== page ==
A minor increase in average order value may bring in hundreds of dollars of extra income and can sometimes be as easy as enhancing the user experience and creating up-sell possibilities.

Bounce rate

The typical post-click landing page sees nine out of 10 visitors bounce. Some leave because you’re fooling them (knowingly or unknowingly), and others because you’ve worn them out.
Whatever the cause, it’s fixable. To reduce the post-click landing page bounce rate, encourage users to browse other web sites. Doubtful. Digital marketing techniques that are integrated are now required for overall success. CMOs are increasingly striving to understand which channels work best and which are the most cost-effective. We all want to know where our traffic comes from.
This data shows us where our consumers are and/or where our marketing efforts are generating the most discussion. But that’s not all. Conversion rates can tell you more about success and where the best chances are. Assume that 75% of your traffic is organic and 25% is paid. But your PPC conversion rates are twice those of organic. The takeaway is simple: Invest more in PPC. You’ve quadrupled your ROI by increasing PPC traffic to match organic. It is critical to account for channel interactions and which channels may have an impact on others in terms of conversion lift.


Blogs for example, are a terrific method to promote your brand and thought leadership while driving visitors to your site.
Blogs are infamous for having high bounce and leave rates, but that doesn’t mean you have to accept them.
Instead, utilize them to create blog traffic targets for your main site.
A minor boost in blog click-throughs may result in new business at little or no expense.


You can’t measure marketing ROI unless you know how much the typical client spends throughout their lifetime.
Assume a new sale or customer costs $100. But they only spend $100.
When you include in the costs of everything else, that appears like a net loss.
If you knew that consumer would spend $100 every six months for five years,
That client’s lifetime value is $1,000.
Now that’s not so awful for $100, is it?

LTV = Average Revenue Per User (ARPU) x 1/Churn

That doesn’t mean you should lose money on every first-time consumer, but if the initial investment pays off in the long run, you may use the loss as a marketing cost.


Customers are asked whether they would suggest a product or service to others.
The ratings are a strong predictor of client loyalty and satisfaction.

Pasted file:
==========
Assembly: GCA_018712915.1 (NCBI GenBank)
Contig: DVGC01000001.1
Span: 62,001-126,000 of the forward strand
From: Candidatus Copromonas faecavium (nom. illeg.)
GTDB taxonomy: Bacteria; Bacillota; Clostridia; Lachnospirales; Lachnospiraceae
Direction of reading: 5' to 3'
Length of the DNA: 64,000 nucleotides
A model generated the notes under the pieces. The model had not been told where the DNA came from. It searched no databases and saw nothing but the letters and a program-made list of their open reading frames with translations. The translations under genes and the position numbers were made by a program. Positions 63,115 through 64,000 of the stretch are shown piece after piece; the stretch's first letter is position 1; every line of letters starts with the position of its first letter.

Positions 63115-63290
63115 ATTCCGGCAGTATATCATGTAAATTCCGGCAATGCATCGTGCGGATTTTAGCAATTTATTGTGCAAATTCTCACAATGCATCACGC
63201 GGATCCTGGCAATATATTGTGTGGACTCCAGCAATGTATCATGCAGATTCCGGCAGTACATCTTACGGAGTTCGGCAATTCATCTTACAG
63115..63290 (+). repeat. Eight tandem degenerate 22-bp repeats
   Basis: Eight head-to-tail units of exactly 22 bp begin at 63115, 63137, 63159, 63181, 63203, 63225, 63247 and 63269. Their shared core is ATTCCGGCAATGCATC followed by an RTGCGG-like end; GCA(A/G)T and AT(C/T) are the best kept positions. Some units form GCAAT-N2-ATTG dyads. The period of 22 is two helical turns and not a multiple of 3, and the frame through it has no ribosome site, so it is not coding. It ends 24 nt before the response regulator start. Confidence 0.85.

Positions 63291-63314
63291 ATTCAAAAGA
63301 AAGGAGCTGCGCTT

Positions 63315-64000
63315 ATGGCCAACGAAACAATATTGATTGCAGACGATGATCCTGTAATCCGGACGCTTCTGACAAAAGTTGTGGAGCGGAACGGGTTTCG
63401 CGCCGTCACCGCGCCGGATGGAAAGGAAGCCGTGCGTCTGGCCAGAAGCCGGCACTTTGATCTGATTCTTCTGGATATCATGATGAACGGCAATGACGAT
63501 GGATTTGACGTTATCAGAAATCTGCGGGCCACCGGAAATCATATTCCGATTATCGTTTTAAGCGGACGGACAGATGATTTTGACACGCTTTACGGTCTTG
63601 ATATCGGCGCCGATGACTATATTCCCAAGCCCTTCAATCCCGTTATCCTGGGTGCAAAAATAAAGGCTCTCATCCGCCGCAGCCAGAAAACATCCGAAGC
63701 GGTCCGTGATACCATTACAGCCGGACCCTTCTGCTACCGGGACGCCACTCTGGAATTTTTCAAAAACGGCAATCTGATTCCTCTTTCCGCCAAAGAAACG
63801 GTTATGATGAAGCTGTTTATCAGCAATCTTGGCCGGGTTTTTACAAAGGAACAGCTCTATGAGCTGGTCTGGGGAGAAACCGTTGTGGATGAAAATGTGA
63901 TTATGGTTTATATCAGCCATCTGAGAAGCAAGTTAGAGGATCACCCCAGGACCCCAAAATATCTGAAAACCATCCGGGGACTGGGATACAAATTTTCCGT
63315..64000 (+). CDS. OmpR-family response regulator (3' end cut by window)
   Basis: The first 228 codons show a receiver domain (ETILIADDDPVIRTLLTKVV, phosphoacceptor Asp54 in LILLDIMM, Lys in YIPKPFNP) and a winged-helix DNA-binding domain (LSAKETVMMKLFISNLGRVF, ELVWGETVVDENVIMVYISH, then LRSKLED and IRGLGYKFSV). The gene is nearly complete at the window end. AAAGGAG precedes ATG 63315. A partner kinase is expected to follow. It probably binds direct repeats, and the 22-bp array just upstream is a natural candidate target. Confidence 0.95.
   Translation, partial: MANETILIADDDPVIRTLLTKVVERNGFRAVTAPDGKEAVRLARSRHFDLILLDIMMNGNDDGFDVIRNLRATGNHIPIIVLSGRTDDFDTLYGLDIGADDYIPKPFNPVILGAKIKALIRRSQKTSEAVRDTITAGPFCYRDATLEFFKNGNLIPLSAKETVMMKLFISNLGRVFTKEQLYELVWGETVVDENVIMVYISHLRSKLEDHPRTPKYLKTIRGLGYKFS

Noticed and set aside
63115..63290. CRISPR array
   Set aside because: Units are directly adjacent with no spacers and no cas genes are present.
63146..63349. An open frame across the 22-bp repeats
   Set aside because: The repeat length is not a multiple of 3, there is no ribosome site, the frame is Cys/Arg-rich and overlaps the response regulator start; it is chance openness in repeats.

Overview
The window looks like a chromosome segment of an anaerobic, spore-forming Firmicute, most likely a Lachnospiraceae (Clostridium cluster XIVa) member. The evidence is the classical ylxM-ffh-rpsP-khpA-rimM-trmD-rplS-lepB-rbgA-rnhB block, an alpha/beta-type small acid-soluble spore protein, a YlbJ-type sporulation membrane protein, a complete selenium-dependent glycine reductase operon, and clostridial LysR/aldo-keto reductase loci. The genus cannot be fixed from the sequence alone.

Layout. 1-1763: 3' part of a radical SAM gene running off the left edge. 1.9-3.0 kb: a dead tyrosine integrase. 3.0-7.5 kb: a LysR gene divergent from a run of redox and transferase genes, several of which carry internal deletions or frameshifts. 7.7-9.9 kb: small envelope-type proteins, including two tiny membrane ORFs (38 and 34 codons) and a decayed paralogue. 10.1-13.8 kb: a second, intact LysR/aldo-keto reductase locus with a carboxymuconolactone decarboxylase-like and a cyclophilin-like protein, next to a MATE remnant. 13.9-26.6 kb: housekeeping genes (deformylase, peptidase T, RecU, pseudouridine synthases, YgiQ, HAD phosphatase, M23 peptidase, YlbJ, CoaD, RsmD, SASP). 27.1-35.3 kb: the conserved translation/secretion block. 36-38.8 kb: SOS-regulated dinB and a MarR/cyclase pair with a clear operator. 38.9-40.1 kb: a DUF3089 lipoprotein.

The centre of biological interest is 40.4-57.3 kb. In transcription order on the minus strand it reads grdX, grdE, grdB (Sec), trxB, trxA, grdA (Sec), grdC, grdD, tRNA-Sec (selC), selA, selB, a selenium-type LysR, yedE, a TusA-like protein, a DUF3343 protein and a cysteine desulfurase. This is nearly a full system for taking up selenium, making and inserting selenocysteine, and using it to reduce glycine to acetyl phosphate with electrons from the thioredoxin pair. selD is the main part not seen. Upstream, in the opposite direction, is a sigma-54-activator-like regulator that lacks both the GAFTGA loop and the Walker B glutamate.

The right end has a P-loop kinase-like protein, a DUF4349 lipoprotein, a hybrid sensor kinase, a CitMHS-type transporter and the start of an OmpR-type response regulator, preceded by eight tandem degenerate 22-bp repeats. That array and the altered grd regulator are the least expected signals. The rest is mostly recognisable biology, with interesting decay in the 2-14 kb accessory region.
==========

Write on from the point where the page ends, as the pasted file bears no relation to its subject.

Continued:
NPS = % promoters v % detractors

Customer service strategies and techniques may be improved by tracking promoters vs detractors.

Project/Campaign, time and returns

Did you know how much time each employee put into a project or campaign?
To get the most out of each employee’s skills, make sure they are working on worthwhile projects.
In a team of programmers, who do you want working on the projects that bring in the most money?
Of course, the experts.
You can assign the appropriate employees to the right projects once you know their worth.

Traffic to lead ratio

An increase in website traffic indicates successful digital marketing strategies. Those figures affect your company’s bottom line.
The traffic-to-lead ratio is another technique to evaluate your marketing operations. This KPI tracks the number of visitors that become leads.
Assume your website has received 1,000 visits this month. A lead was created after 100 visits. This month, you would have a 10:1 traffic-to-lead ratio, or a 10% conversion rate.

Overall Revenue

Marketers are continually challenged by sales performance comparisons.
When sales do well, marketing receives little attention.
When sales are slow, marketing receives greater attention.
Do all you can to prevent these disputes.
Could be a campaign, a marketing touch or asset.
Ensure your marketing and sales teams are monitoring and reporting revenue together.
Define the standards and responsibilities for all marketing activities that effect or influence sales income.


How long do customers stay?
It measures the company’s client retention rate over time.
The reverse of turnover rates is retention rate, which represents the proportion of customers retained.

For example, if you pay for advertising in a mobile game. One of your objectives is to have a certain proportion of visitors return the following day to play the game. So that will be the condition 7 day RR to be 15%…which means 15% of the users which are installed the app to return till 7 th day after the installation.

Customer Retention Rate Formula

[ ( Existing at the given period minus new customers) / Initial Number] x 100


Let’s say you are an owner of a retail outlet store, at the start of the year, January 2020,  you calculated that you had 70 customers, now when you are re-calculating, you realized that you have 100 customers at the end. Whilst looking through your customer profiles, you find that 40 of them were new first time customers. 

[(100-40) / 70] x 100 = 85.71%

This shows you kept 85.71 percent of your consumers, compared to the industry average of 32.7 percent.

By Sarah Kuhn